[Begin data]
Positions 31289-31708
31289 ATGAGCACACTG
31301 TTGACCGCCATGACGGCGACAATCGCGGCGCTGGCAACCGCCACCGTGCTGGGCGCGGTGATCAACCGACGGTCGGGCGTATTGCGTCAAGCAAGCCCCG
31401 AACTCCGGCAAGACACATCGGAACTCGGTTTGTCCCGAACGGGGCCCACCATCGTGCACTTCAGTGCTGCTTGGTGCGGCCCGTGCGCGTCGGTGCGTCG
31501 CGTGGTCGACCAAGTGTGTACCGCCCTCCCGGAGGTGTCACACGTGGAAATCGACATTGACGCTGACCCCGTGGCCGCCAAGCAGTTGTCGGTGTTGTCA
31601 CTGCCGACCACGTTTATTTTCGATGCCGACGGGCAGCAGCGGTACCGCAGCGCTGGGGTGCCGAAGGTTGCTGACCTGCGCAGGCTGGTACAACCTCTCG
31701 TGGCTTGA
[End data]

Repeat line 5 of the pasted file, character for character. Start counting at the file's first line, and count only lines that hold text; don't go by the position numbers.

31501 CGTGGTCGACCAAGTGTGTACCGCCCTCCCGGAGGTGTCACACGTGGAAATCGACATTGACGCTGACCCCGTGGCCGCCAAGCAGTTGTCGGTGTTGTCA